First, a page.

Liverpool’s Callum Smith is busy preparing for the biggest night of his boxing career to date against two-time world champion Jurgen Braehmer – the only snag is he still doesn’t know when, or indeed in which country, that fight will take place.
The #TeamMorson Ambassador has continued his training camp for the forthcoming World Boxing Super Series semi-final, knowing only that he’ll be fighting on either February 10 or a fortnight later. The contest is most likely to be held in Germany, but a neutral venue such as Denmark still hasn’t been ruled out.
“We have a rough idea of when it’s going to be, so we’ve just got to be professional, but it’s easier when you’ve got a date to work towards,” Callum explained. “I know the fight’s going to happen and I know you can’t have a final without two semi-finals, so I’ve got to just stay working with Joe [Gallagher] and be in the best shape possible. I need to be at my best to win so I’m going to do everything I can to make sure I’m at my best.”
Regardless of the delay in announcing the fight, one thing that’s certain is there’ll be British interest in the final. The other semi is a mouth-watering showdown between George Groves and Chris Eubank Jnr in Manchester on February 17. There’s Smith family history with Groves, who knocked out Callum’s older brother Paul when they met at Wembley Arena in November 2011. A chance for revenge could be on the cards, or an opportunity to face Eubank Jnr – a character many boxing fans would love to see brought down to earth. Either way, Callum’s staying focussed.
“I don’t need any more motivation to train other than I’m fighting Jurgen Braehmer and fighting for a world title. That was the aim in entering the tournament and I believe I can become the best super-middleweight in the world. Winning this tournament will get me there or get me close to there,” Callum said.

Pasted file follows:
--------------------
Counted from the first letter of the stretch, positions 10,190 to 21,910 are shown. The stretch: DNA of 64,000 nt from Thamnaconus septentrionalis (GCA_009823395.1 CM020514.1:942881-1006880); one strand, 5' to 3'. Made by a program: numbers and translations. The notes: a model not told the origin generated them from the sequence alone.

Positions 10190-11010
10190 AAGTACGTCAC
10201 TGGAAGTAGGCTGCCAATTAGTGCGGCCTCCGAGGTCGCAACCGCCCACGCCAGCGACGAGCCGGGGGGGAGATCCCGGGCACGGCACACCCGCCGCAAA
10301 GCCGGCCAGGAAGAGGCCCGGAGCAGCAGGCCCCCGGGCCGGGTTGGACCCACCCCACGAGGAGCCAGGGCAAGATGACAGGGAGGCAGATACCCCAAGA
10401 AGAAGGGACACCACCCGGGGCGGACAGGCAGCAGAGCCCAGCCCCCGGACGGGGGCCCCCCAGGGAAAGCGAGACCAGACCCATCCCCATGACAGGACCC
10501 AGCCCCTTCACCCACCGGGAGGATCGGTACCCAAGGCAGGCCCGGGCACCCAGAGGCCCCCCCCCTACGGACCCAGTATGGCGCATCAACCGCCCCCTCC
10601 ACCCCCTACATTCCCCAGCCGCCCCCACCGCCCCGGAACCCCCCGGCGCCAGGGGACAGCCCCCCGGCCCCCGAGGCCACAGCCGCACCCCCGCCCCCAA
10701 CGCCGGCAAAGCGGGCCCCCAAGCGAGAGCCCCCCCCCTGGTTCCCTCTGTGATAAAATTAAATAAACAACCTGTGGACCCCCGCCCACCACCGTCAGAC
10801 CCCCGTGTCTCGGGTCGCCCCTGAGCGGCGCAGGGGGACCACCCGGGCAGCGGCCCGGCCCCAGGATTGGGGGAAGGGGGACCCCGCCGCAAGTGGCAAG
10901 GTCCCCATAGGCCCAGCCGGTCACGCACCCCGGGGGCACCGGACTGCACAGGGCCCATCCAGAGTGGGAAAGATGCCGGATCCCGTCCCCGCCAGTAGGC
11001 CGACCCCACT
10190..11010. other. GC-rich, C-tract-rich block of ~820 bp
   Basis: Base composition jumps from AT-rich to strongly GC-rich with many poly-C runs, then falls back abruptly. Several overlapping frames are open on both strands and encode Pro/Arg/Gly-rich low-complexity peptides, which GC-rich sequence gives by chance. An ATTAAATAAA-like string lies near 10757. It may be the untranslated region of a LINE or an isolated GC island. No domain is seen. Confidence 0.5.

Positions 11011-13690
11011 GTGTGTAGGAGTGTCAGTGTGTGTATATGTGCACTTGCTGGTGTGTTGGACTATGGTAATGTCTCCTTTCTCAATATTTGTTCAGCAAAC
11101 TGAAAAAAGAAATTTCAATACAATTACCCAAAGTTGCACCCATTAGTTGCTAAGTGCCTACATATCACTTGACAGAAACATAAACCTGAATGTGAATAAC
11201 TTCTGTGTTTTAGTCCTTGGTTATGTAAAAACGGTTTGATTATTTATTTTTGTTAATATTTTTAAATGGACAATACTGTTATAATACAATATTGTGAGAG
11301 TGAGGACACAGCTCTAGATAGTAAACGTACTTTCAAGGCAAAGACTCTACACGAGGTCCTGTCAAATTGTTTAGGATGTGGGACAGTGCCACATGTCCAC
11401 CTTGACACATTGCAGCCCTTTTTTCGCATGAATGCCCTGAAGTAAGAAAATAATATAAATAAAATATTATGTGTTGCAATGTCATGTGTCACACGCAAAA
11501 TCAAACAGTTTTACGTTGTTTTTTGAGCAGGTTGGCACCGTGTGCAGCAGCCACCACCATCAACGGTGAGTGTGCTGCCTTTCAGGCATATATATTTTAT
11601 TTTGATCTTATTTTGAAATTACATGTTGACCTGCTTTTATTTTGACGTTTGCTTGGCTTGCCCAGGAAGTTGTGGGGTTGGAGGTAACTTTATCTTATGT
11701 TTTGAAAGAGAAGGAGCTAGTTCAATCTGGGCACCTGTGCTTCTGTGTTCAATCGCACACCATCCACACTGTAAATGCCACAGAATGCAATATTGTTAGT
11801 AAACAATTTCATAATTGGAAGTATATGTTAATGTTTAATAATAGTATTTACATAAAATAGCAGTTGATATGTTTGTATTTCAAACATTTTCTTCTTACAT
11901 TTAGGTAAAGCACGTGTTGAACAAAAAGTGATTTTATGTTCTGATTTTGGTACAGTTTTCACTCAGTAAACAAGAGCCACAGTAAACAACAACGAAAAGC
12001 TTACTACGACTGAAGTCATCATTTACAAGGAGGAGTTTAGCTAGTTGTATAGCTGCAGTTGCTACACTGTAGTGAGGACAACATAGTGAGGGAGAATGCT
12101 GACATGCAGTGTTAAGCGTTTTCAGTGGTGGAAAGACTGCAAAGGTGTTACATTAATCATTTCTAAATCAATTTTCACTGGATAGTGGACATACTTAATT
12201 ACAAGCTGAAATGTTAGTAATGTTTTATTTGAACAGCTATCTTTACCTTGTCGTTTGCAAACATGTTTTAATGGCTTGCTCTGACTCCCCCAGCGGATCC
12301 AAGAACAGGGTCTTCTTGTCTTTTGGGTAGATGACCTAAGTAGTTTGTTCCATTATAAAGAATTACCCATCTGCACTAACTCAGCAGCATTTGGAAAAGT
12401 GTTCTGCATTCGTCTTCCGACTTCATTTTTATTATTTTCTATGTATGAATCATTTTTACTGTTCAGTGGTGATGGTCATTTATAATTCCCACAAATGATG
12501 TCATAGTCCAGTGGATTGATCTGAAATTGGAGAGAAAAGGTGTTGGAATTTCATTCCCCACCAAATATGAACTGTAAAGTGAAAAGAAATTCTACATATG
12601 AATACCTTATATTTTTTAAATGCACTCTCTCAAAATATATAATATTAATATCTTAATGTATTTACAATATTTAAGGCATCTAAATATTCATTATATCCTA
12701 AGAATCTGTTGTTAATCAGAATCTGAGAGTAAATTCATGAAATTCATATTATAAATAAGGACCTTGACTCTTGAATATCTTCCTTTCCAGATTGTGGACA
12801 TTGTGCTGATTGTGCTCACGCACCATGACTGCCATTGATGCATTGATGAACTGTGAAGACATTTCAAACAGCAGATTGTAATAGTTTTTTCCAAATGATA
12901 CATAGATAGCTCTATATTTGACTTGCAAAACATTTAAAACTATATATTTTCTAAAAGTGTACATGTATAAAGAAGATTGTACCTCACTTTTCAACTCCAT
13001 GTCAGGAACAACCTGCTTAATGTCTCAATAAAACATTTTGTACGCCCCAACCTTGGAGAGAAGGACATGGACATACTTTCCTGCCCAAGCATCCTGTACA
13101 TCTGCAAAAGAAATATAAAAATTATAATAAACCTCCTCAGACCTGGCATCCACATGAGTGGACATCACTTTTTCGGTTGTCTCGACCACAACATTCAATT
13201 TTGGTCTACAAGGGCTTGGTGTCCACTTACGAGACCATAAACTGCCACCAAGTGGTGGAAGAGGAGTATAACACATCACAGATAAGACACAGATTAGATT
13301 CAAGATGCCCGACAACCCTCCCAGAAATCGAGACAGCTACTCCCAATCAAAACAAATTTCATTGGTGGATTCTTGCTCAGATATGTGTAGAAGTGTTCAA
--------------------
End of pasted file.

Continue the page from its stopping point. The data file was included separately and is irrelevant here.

“Groves and Eubank are on the other side of the tournament to me. I said at that start that I’d be silly talking about them when I had Erik Skoglund and now Jurgen Braehmer to come through. The same applies now. I’ve still got to do my job and I’d be very foolish to look past him. [Braehmer]. He’s a good fighter and he knows how to win. He’s got a good record both as a professional and as an amateur. He’s been there and done it. He’s a two-time world champion at light-heavyweight and he showed last time [against Rob Brant] that he’s still got a bit of life left in him. I expect a big performance from him but if I’m as good as I think I am, then I should be good enough to beat a 39-year-old Jurgen Braehmer. I think technically, I’m a better skilled fighter and I think I’d have beaten him ten years ago, so I should be able to beat him now definitely.”
Along with the age difference – Callum’s 12 years younger than Braehmer – the German is fighting down at super-middleweight after nine years campaigning at light-heavyweight. Making weight may be a detrimental factor for Braehmer against Smith, who’s naturally huge at the 12-stone limit.
“I can’t bank on him being weight-drained,” said Callum. “I think against Brant he showed he wasn’t weight drained and he did the 12 rounds. He took some big shots early on and if he was weight-drained he wouldn’t have been able to take them. I’ve got to expect the same.
“He’s done the weight and the first time is the hardest. The weight, I don’t think will be too much of an issue. With size, I don’t think he’ll have the size advantage he had against Brant. I’m the much fresher, younger man and I’ve got to do my job and make him feel the smaller man and make him feel every year of his 39 years. I know when I’m 39 I’d like to be retired with my slippers on and not getting punched by a 27-year-old. I need to show him he’s had his time and now it’s my time.”
In getting to this stage of the inaugural World Boxing Super Series – a knockout competition where fighters are competing for cash and the Muhammad Ali Trophy – Callum outpointed the tough Swede Erik Skoglund. The 26-year-old subsequently fell with a bleed on the brain following a training session in December. Smith has been keeping his fellow fighter in his thoughts since hearing the news.
“It’s a sport at the end of the day,” Callum said. “Even before the fight there was no bad-mouthing. He’s a gentleman, he’s a good man and we had a good fight. It’s sad to see with anyone. It just shows you how much of a serious sport boxing is. It’s called a sport but it’s not like football, you don’t play it. There are consequences and every now and then you do get stuff happening like the Erik Skoglund case.
“But it’s good to see him making a recovery and fingers crossed he can carry on recovering and be 100 percent. I’m still in the tournament and still going into fights and there’s always the slight chance it can happen, and you’ve always got to have it in the back of your mind. But we choose to do it [box] and you never think it’s going to happen to you. My thoughts are still with Erik and hopefully he can make a full recovery.”